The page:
On May 12, at a converted mortuary in San Francisco’s Mission District, models wearing illuminated clothing and reflective accessories will walk the first runway show of Silicon Valley Fashion Week, a three-day event meant to spotlight a very specific sort of fashion emerging from the bay area.
Monday night’s show is about commuter gear — hence the lit-up ready-to-wear — Tuesday is all about wearable tech and Wednesday will showcase pieces designed by crowdfunded companies. (Participating brands include Ministry of Supply, Timbuk2 and Heidi Lee.) “I’ve been in the fashion business in San Francisco for a decade, and have been asked on several occasions to attend or participate in different fashion weeks,” says organizer Chris Lindland, who runs the crowfunding-fueled retailer Betabrand. “For all the great effort that people put into these events, they’re usually trying to replicate what [the organizers] have seen in New York.” The “under-attended” fashion weeks of the past have shown clothes that were “more appropriate for an opening at the Met,” says Lindland. “Not San Francisco.”
Mock the name, or the clothes, all you want, but Lindland is onto something with Silicon Valley Fashion Week. He sold over 1,100 tickets — ranging in price from $25 to $60 — in three days, and managed to attract plenty of sponsors, including Bulleit Bourbon and shopping app Shimmer. Plans for next year are already in motion.
Yet it’s not only less-traditional fashion that seems to be making headway in the Bay Area. Dozens of upscale retailers are heading to the region, many for the first time ever. Isabel Marant is opening her third U.S. store in San Francisco’s Jackson Square neighborhood, while Maison Margiela just arrived on Maiden Lane. Palo Alto is rumored to be getting its very own Hermès, which would join shops like Diptyque and Louis Vuitton. Plus, Santa Clara’s Westfield Valley Fair mall opened an entire luxury wing this year, featuring Balenciaga, Dior and Saint Laurent. "Retailers love to cluster," says Faith Hope Consolo, chairman of Douglas Elliman’s retail group.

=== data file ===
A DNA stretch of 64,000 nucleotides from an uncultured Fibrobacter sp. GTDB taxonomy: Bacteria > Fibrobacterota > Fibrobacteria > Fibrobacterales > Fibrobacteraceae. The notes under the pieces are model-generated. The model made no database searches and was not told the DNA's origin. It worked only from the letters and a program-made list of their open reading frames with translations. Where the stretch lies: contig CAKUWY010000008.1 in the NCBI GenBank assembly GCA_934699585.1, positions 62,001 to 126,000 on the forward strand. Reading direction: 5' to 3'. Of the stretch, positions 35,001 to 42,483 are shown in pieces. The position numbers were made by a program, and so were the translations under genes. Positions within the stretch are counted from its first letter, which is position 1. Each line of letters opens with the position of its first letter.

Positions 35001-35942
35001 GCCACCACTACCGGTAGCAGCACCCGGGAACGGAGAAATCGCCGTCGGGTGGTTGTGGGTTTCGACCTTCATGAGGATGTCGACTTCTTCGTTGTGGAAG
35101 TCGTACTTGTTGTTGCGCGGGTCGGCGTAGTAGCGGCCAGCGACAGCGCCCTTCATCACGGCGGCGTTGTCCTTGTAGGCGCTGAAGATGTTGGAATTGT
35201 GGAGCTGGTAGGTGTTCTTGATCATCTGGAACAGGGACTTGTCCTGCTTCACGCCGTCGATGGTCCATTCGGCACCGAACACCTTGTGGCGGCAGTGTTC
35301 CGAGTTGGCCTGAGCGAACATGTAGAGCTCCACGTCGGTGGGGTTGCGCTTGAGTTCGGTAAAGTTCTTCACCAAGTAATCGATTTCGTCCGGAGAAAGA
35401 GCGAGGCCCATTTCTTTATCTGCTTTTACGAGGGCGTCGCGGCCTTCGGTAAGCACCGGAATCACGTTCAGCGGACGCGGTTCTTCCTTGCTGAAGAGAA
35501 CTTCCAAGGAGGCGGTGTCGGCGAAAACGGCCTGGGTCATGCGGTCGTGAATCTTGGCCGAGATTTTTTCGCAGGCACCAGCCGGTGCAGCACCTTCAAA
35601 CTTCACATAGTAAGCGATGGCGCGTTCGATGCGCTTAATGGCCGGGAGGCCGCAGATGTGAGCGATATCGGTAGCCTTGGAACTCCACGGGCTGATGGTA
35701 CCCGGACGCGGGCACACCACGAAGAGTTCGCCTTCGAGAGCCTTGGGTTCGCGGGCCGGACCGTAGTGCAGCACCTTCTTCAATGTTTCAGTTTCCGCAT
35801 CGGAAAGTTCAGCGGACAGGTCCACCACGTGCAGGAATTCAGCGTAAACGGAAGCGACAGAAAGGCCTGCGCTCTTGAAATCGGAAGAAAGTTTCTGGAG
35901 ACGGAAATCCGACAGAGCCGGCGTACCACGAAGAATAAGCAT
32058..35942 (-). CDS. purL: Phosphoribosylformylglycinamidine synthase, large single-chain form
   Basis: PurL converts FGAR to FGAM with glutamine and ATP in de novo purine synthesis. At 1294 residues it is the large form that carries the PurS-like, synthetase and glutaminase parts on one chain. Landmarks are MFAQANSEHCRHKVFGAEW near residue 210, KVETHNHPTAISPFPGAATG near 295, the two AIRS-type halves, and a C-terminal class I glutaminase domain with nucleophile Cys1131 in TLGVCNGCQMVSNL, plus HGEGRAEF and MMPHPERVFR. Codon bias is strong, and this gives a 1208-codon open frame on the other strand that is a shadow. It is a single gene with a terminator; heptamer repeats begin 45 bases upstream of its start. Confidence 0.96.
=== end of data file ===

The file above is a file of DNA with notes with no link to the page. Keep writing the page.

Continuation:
And with reason. It makes sense that a region populated with so many extremely rich people — and a steady stream of Chinese tourists — would house plenty of luxury retailers. Except that this is the Bay Area, where, for years, not caring about the way you look was very much in vogue.
While there has always been a contingence of chic San Franciscans obsessed enough with fashion to buy couture – namely Danielle Steel and co. – they are the exception, not the rule. “Here, the money traditionally goes to the home, vacation, and dining out,” says Alf Nucifora, chairman of the Luxury Marketing Council of San Francisco. “Consumption of wealth is done on a very quiet basis. They don’t show a lot on the outside.”
There are some indications, however, that an interest in fashion is no longer something to hide. “Lululemon leggings and Brooks Brothers are still the uniform,” says Rati Sahi Levesque, chief merchant of the San Francisco-based luxury reseller The RealReal. “But there are also women – and men – who aren’t afraid to admit that they spent $800 on a pair of shoes.”
But why now? Fashion and tech’s undeniably strange — and strained — love affair certainly has something to do with it, from Apple’s courting of the industry to the dozens of fashion-driven startups that have emerged over the past half-decade, many of which are based in the Bay Area. Then there’s Oscar de la Renta-loving Yahoo CEO Marissa Mayer, who chose to funnel marketing dollars into sponsoring this year’s Met Ball. “Fashion and tech are influencing each other,” Levesque says. "It's undeniable." The attitude towards wealth has also shifted. “From 2008 to 2012, the people who had money just decided not to spend it,” Nucifor says. “But by 2012, they began to suffer from frugality fatigue. This is a post-recession release.”
However, it’s easy to overestimate the just how much fashion means to consumers in the region. Despite the fact that San Francisco has the second-highest number of ultra-wealthy individuals — or those with $30 million or more in net assets — of any city in the U.S., it’s still small, with a population of less than 1 million people. And in many circles, it’s still not cool to show off your sartorial assets. Or really, any assets. “The aspirational car is a Tesla, not a Mercedes,” Nucifora notes.
That being said, there are plenty of fashion-y brands that operate with "quiet luxury" in mind. Expect more store openings, says Consolo, because “there’s just too much wealth to ignore.”